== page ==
Occupational therapy may also be necessary for neuropathy patients. A therapist may provide upper extremity exercises, splints, and self-care training including feeding, dressing, grooming, and assistive devices to adapt the neurologic deficits. Pistol grip reachers are useful to grab things from hard to reach places. Thickly gloved utensils, such as pens, screwdrivers and cutlery, can greatly facilitate activities of daily living (ie, in patients with advance hereditary neuropathies and hand weakness). Bathtub rails and bedside commodes will reduce the risk of a fall.
Goals include the compensation of, and adaptation for, functional impairment and disability, and specifically the enhancement and recovery of motor control and fine coordinated movement of the upper and lower extremities. Education, exercises, positioning, and use of corrective devices can reduce the impact of neuromuscular lesions, restore mobility, and facilitate daily activities. Clearly, both placebo effects of therapy and psychological effects derived from the attention of a caregiver occur as well as from the recognition that the patient has some control over the outcome of his condition.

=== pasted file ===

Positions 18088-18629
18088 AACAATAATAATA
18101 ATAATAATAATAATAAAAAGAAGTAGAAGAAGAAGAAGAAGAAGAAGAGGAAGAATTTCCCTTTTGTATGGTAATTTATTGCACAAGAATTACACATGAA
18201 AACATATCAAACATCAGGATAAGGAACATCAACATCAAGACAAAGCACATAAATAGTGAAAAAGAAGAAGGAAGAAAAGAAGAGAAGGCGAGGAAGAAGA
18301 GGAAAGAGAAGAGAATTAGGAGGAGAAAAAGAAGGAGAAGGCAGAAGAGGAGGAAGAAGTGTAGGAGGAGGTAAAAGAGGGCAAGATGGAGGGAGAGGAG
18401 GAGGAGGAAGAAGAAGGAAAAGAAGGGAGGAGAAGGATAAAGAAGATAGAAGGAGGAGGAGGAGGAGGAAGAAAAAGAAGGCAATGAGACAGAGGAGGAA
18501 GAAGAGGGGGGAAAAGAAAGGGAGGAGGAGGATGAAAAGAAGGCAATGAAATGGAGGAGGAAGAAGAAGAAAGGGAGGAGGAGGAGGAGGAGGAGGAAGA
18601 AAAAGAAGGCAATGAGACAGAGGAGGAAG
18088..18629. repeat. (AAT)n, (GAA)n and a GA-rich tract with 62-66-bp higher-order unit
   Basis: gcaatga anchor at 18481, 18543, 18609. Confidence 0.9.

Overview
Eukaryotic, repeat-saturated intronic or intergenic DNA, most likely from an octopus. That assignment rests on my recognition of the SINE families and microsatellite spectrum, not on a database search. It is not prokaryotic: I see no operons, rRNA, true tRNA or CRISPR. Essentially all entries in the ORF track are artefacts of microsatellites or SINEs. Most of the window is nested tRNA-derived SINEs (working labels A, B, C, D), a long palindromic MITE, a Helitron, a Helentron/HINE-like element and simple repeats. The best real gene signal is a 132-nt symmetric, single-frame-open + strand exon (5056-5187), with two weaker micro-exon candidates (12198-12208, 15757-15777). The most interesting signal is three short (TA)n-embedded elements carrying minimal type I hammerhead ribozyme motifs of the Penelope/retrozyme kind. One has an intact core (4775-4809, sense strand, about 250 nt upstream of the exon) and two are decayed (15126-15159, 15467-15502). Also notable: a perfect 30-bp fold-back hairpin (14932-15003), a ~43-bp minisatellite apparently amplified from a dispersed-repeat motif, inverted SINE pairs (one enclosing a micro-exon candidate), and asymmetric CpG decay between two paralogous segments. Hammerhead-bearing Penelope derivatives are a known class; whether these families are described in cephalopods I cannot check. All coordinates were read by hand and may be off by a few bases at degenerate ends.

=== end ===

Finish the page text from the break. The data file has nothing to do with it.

Management of neuropathic pain is also discussed in the following articles: Neuropathic pain: treatment, Central neuropathic pain, Small fiber neuropathies, and Complex regional pain syndrome. Other supportive measures are discussed in in the series of articles on Charcot-Marie-Tooth disease (Charcot-Marie-Tooth disease type 1A, Charcot-Marie-Tooth disease type 1B, Charcot-Marie-Tooth disease type X, and Charcot-Marie-Tooth disease: CMT2, CMT4, and others).
Physical therapy and occupational therapy are indicated for patients with peripheral nerve disease with impaired strength, sensation, balance, ambulation, or activity of daily living.
Modification in the type and intensity of exercise is needed for patients with different types and stages of peripheral nerve diseases. For example, patients with acute nerve injury should perform non-weight-bearing activities. Given the aerobic demands that can be associated with rehabilitation and exercise, prior medical clearance should be considered, especially in patients with comorbidities.
The majority of patients improve mobility and functional levels after physical therapy. The improvement will plateau after a certain amount of physical therapy. Physical therapy is frequently prescribed for 1 to 2 months; however, chronic therapy may be required to maintain this plateau.